I don’t know whether fairy tale films will be as popular as superhero films are today, but I do believe its popularity is growing. I guess since Burton’s take on Alice in Wonderland, audiences would want to see different ways these stories can be told (especially as an action film), and some like to see fairy tales in the perspective of an adult. Although not everyone enjoys the traditional fairy tale with unicorns and all that rainbow stuff. In their perspective it’d probably be much cooler to see them as an action film or in a much darker tone.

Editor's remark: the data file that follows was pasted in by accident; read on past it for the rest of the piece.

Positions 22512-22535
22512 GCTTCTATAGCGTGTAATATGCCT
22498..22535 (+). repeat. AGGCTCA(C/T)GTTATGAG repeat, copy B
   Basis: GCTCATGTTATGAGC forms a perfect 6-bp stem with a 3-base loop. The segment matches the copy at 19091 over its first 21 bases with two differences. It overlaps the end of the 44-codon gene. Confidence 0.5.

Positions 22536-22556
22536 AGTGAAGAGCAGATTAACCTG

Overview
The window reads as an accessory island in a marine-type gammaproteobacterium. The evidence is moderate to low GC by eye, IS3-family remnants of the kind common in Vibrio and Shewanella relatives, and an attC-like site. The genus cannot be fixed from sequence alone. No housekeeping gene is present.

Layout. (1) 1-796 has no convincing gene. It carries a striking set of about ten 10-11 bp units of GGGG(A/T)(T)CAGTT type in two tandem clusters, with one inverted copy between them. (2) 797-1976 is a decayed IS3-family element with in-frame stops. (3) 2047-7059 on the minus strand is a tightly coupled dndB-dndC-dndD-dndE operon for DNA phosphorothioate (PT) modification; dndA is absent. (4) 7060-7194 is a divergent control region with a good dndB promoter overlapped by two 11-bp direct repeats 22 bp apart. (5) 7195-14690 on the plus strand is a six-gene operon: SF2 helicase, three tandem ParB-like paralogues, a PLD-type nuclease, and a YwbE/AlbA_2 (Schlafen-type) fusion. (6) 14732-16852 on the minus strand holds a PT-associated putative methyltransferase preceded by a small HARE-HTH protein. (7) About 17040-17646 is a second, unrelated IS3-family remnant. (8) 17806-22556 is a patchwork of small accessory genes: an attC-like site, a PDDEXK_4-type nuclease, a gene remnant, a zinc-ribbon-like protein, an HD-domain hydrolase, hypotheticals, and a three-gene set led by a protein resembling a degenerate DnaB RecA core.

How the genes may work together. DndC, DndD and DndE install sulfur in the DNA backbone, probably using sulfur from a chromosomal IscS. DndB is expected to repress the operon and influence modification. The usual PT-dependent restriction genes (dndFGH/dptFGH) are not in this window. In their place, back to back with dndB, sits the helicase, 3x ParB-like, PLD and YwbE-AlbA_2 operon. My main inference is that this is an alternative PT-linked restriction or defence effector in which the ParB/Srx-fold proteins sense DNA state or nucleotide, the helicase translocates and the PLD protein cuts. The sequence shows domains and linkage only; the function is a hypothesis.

Right now the popular trend is to make the fairy tales “darker and grimmer” OR make them action-based. Basically something like what Snow White and the Huntsman did with the original story. Are they saying fairy tales are too light-hearted? Come on! Some of the original fairy tales can be really dark! Haven’t you read The Red Shoes? GEESH! Anyway, they probably believe that this approach might attract more guys to the film, or make the film more adults by making them “complex”. Well, not exactly. I do know men who enjoy fairy tales just as they are. Fairy tales are for everyone. And fairy tales, despite their storytelling simplicity, can be very complex and deep in their themes. However, it really isn’t a bad idea to make this sort of take. Again, not everyone will love fairy tales and might enjoy it more as an action film than anything. That’s entirely fine. It’s also kinda cool to see a traditional fairy tale with action scenes once in a while. But that doesn’t mean that it’ll be the ONLY way to make a good fairy tale film.